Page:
I’m delighted with the reaction they’re getting on promo. To hear that an array of poeple across loads of genres (Francois K, Carl Cox, Nick Warren, Horse Meat Disco) are into them is just wonderful

And what did Jameson commission you to do? How did that come about?

Ah! It was a found sounds piece. They got in touch and asked if I’d be interested in visiting their factories and making a song using just the sounds made during their production process. I turned up with my zoom recorder and a video crew and recorded every single sound I could find and took them back to my studio.

Bottling machinery became percussion loops, forklifts became organs and synthesisers, barrels became snare drums etc. I loved doing it and have done a couple more since. Restricting the pallette can make you a lot more creative.

Can you tell us about working with Irvine Welsh? What was that like, what was the project?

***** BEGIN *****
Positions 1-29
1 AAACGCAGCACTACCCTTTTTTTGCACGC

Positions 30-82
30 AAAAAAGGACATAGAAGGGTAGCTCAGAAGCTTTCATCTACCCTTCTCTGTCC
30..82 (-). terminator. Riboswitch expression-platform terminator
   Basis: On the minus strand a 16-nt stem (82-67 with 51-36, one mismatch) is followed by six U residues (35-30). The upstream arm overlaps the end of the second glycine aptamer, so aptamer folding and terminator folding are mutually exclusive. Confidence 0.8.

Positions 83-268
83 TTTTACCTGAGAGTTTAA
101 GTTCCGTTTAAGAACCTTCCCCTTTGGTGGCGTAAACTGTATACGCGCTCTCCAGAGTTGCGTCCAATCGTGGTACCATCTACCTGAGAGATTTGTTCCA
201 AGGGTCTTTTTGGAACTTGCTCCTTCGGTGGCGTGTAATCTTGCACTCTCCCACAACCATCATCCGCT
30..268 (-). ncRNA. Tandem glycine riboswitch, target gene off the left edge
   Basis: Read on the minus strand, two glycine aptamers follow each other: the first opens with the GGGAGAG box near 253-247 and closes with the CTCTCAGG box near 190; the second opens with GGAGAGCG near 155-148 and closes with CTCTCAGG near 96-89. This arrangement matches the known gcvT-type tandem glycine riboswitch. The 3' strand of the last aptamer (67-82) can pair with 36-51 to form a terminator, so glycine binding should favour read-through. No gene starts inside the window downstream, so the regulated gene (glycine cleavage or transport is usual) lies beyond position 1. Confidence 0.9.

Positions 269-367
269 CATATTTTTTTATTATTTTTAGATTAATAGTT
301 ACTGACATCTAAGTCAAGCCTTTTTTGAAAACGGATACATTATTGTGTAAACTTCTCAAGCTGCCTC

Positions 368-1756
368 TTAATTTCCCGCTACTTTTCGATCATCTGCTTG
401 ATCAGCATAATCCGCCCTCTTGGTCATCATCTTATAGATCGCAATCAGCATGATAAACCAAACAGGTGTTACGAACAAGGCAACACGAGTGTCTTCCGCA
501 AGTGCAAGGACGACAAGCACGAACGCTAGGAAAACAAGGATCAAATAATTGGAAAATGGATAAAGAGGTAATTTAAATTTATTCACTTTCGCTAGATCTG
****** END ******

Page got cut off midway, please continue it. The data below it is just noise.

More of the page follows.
It was for my last album, Doorsteps. I wrote a piece for him and he was really happy to do it but it took us some time to get in a room together. One night I got a call to say he would be back in Edinburgh the next day and was free to record if I could come over. I flew to Edinburgh the next morning and we met and recorded at his appartment. He wrote lyrics right there and then. He’s an absolute gentleman and it’s one of the musical moments I’m most proud of. Here it is below.

What else have you got coming up/are you looking forward to?

Still a couple of festivals left to do this year and the I Believe remixes are out, everywhere, this Friday the 15th of September. All info at